Stem Cells Used to Repair Heart Defects in Children

Doctors turn to stem cell treatment to heal the youngest hearts

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Almost one out of 100 babies are born with a heart defect each year in the United States. Many of these babies will need surgery within weeks of birth, followed by more surgeries throughout their lives. Now, doctors are turning to stem cells to give big hope for little hearts.

“Hypoplastic left heart syndrome is a complex congenital heart disease. It is where the left ventricle does not develop,”  Sunjay Kaushal, MD, Ph.D., Chief of Pediatric Cardiac Surgery at Lurie Children’s Hospital in Chicago, explained.

Hypoplastic left heart syndrome

Those newborns depend solely on their right ventricles to pump blood throughout their bodies.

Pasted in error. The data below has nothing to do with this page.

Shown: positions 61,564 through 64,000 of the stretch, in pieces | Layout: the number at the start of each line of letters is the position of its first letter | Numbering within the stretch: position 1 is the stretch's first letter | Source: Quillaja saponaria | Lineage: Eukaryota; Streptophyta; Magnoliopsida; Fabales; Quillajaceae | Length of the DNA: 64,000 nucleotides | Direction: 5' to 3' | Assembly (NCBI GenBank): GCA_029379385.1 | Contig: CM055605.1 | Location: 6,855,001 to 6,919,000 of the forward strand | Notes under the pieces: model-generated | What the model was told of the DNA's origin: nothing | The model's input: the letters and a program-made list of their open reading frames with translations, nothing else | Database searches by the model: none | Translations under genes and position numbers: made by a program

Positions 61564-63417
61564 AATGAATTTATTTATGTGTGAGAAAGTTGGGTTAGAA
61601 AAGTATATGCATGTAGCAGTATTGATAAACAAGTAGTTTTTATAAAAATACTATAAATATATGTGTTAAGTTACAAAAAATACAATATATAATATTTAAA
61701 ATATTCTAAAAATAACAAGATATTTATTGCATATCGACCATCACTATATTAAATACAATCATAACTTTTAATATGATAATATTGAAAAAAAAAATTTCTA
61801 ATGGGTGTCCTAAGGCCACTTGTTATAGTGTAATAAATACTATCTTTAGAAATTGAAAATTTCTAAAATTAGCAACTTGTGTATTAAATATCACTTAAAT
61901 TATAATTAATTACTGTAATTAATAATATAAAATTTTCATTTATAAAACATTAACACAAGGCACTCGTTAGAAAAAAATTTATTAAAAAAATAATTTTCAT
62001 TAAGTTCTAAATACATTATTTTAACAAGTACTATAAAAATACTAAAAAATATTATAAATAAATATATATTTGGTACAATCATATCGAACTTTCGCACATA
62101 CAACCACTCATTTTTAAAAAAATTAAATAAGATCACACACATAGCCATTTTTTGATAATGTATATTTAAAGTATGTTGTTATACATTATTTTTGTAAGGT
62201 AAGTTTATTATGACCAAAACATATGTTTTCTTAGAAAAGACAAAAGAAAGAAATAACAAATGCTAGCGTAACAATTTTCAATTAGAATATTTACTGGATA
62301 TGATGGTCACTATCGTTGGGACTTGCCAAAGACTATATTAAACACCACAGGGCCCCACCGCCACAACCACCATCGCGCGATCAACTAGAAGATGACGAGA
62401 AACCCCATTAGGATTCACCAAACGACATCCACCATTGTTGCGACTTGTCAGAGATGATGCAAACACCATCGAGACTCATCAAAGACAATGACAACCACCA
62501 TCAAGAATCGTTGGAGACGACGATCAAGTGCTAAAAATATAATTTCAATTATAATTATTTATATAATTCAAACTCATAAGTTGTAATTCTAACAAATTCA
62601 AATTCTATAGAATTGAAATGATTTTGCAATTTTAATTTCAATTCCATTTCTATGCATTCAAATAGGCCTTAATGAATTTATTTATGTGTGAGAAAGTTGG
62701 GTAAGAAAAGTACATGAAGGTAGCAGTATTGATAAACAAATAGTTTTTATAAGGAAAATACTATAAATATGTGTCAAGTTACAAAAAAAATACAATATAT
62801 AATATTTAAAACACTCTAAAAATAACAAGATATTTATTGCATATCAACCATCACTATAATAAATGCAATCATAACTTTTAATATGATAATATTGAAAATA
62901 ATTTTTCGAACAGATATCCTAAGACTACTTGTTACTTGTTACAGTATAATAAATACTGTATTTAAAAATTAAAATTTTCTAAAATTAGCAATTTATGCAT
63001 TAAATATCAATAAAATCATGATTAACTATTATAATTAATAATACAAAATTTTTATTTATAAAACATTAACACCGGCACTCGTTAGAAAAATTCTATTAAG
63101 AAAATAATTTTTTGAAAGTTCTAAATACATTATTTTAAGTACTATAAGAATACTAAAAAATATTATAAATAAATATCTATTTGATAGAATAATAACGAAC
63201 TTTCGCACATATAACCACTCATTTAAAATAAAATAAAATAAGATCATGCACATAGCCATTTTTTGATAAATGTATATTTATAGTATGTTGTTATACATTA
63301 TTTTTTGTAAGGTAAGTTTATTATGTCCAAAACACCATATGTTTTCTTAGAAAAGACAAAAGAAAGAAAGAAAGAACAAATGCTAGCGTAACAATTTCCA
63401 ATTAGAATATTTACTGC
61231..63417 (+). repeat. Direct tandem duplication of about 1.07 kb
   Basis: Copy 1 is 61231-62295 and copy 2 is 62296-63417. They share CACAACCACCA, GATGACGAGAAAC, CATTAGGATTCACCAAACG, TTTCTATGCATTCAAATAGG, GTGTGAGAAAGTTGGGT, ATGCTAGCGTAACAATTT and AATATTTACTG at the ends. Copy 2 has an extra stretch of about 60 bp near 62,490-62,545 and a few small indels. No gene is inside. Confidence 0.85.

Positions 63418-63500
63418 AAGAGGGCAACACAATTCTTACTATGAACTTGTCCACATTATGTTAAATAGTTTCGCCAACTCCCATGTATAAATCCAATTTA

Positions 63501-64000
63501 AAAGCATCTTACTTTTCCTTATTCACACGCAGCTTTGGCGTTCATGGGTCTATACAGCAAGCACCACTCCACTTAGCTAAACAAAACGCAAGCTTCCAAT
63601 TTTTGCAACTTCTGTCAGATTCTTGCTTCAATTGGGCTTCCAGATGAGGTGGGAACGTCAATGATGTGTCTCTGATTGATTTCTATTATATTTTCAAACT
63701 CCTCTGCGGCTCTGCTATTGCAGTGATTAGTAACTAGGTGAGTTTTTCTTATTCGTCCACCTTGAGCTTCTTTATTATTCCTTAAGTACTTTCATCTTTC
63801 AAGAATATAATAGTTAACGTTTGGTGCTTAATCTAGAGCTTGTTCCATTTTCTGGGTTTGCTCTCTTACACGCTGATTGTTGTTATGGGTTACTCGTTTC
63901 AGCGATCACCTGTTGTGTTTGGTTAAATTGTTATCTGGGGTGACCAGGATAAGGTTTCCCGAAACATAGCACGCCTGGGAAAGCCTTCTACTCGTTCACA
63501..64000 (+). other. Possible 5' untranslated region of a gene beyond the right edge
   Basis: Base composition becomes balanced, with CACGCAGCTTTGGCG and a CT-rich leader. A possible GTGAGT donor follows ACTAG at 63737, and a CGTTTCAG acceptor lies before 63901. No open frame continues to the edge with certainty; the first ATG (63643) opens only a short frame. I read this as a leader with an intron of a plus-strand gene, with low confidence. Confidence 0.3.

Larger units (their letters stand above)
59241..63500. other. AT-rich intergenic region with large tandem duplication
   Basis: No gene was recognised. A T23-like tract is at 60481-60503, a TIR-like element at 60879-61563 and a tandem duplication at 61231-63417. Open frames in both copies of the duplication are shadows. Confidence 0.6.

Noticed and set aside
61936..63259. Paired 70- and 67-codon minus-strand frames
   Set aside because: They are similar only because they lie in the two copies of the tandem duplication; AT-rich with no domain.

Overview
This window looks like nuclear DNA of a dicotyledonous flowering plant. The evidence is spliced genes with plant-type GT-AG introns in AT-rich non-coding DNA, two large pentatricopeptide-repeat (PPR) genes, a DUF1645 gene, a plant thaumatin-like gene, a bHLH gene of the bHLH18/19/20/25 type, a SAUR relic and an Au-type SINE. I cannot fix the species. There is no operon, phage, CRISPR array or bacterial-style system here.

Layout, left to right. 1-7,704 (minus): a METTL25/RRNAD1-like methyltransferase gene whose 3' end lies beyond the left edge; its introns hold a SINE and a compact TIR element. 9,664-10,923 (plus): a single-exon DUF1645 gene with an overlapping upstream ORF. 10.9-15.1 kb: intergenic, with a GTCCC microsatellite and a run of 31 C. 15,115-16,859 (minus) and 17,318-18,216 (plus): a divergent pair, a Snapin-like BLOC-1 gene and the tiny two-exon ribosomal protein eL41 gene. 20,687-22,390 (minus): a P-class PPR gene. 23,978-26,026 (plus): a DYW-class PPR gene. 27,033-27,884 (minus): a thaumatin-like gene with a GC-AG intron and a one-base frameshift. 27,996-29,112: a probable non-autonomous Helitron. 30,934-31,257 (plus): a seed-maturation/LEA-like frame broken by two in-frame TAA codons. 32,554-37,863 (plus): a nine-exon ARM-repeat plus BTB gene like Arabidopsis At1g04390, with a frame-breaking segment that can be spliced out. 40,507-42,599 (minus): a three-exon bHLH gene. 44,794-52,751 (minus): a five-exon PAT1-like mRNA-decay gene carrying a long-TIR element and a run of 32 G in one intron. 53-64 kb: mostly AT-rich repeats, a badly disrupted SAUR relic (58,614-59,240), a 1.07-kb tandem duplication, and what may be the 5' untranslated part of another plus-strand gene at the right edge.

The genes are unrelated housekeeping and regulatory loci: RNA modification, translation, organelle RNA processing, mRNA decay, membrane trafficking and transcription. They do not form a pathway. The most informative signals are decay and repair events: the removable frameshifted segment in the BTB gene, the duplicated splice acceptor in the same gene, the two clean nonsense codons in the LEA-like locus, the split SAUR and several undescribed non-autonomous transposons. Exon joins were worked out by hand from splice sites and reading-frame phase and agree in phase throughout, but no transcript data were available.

Kaushal emphasizes, “These babies need surgical intervention in the first weeks of life.”

Between 15% and 20% of those babies will not live to see their first birthday. For the little ones who do, medications and implanted devices can help, but ultimately, those children will need a heart transplant to survive.

“That right ventricle becomes tired. It doesn't pump blood efficiently,” Kaushal further explains.

Pediatric cardiac surgeons at Lurie Children’s Hospital are injecting stem cells directly into the heart to revitalize the worn-out right ventricle.

“We're trying to see if we can actually put stem cells in there in order to remodel, rejuvenate that right ventricle in order to pump blood more efficiently for that baby,” Kaushal said.

In the long run, stem cell therapy could possibly prevent those children from needing a heart transplant at all.

Kaushal added, “I think that these studies could be game-changing for our babies.”

They said 38 patients will be enrolled at seven clinical sites across the United States for a phase two clinical trial this year. Researchers hope that eventually, the stem cell injections will not have to be given as an injection into the heart, but as an intravenous injection like other medicine.

Ivanhoe Newswire
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